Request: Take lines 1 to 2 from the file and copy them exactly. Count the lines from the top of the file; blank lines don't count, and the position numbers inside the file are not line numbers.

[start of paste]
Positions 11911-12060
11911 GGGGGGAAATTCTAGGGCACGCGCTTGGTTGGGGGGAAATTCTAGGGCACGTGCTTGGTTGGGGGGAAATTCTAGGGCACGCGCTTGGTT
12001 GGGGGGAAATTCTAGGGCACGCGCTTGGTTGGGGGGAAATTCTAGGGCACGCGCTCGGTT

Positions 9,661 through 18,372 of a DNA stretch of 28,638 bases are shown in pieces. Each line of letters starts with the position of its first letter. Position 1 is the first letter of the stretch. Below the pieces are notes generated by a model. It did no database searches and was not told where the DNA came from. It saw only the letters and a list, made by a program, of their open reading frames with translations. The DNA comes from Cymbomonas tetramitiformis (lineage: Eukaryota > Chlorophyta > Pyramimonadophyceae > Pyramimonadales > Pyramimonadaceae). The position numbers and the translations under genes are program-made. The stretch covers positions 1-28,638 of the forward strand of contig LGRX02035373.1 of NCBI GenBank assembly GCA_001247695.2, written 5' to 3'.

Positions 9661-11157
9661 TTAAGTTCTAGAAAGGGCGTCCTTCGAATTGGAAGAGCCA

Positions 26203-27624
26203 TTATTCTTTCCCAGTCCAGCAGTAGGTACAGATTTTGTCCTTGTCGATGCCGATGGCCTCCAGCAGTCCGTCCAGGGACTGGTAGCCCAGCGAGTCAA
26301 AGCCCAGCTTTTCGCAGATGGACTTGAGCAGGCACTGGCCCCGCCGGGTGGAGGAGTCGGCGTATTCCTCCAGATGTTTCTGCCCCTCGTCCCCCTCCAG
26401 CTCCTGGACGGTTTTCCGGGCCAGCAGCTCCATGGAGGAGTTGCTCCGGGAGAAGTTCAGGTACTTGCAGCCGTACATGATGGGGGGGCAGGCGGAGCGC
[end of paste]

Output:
Positions 11911-12060
11911 GGGGGGAAATTCTAGGGCACGCGCTTGGTTGGGGGGAAATTCTAGGGCACGTGCTTGGTTGGGGGGAAATTCTAGGGCACGCGCTTGGTT